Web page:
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Blowout Preventer is "Not Closed, ... is Not Going to Close"

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Over the weekend, I've learned a lot through my own research and through contacts within the industry about BP's blowout well, Mississippi Canyon Block 252, and, even though BP and Transocean remain silent as to the condition of the wellhead and BOP (blowout preventer), it seems that consensus is growing that the damage to the stack, 5,000 feet below sea level, is serious and likely irreparable. My sources tell me that ROVs have worked directly on the BOP, doing everything that should have activated it and it has failed to close. It is believed that something may have initially jammed them and they failed to close; however, the BOP was subsequently severely damaged by the stress of the collapsing riser that remained attached as the Deepwater Horizon sank. The riser was 5,000 feet of 21" diameter pipe, some buoyant, some negatively buoyant, putting huge forces at the stack on the sea floor as it sank.

My understanding is that the flowing wellhead pressure may be as high as 10,000 PSI and that, even if the BOP could be closed now, could very well be leaking in the locking mechanism below the stack. Leaks always get worse, not better, as anyone knows who's been annoyed by a dripping kitchen faucet. The only problem here is that this faucet is "dripping" at upwards of 25,000 barrels per day. One industry source, who has knowledge of the operations, said, "[the BOP] isn't closed and In my professional opinion, its not going to close..."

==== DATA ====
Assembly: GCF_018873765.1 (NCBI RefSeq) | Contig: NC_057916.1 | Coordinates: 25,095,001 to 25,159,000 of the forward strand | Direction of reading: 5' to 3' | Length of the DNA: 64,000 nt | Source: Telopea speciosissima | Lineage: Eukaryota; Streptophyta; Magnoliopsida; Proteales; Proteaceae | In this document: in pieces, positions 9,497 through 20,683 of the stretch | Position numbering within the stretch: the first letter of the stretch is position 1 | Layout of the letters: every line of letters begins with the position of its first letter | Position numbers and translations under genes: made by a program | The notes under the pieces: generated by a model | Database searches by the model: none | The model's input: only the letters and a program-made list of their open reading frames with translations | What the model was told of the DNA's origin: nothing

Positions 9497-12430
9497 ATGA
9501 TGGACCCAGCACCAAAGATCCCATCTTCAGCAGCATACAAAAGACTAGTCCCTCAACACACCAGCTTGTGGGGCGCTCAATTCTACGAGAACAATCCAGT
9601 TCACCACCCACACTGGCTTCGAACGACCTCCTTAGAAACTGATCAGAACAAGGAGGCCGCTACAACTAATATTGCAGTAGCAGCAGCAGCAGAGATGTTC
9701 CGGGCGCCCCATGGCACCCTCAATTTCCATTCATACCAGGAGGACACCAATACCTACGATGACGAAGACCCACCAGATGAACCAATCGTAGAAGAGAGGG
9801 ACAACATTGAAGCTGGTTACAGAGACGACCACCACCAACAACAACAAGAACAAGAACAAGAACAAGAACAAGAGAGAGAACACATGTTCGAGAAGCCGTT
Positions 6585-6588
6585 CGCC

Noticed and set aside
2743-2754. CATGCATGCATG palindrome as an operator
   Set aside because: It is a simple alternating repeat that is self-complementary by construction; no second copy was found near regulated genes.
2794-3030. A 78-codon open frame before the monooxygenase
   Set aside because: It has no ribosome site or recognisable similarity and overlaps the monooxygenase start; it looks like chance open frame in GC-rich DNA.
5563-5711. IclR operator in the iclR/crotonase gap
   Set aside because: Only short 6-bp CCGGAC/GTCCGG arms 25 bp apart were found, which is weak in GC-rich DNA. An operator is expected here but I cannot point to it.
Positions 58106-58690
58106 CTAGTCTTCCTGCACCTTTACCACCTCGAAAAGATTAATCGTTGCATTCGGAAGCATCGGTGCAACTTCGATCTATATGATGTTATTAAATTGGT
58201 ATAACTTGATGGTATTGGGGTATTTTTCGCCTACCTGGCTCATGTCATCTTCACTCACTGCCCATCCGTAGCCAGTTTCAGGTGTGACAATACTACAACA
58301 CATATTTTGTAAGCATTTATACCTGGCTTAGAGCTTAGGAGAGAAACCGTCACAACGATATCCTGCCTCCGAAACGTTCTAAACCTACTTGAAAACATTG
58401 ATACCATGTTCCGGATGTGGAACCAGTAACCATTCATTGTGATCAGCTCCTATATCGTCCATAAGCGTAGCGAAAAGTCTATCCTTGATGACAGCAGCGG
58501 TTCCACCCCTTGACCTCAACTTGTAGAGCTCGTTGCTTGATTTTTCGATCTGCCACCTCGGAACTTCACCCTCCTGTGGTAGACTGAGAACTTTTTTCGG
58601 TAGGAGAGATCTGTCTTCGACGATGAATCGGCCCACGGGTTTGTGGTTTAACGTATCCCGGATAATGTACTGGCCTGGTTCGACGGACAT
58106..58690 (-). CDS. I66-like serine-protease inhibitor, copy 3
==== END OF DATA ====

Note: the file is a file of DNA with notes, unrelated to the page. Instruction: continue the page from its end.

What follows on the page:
The well has now been flowing uncontrolled for 13 days. As we've talked about before, these units are designed to slam shut, not be flowed through, at least at these high rates and pressures. Erosion of the ram faces and the bore is now likely severe, further reducing its chances of ever actually shutting the well in and sealing.

I understand that preparations are now being made to cut the riser above the BOP in preparation of installing the containment structure to control the flow of oil. Essentially, it is a large structure that is lowered over the source of the leak, attached by a riser to the surface. Oil will then flow up the riser to a ship that will process and collect the oil. It is believed that, if successful, this structure could capture 85% of the produced oil. This is a technique that has been used successfully in shallow water, but never this deep. It appears to me that the containment structure is the only chance BP has of slowing the growth of the spill, at least until they get the well killed by a relief well, or if well bore damage slows the flow by itself.

I'll continue to follow this story as is develops.

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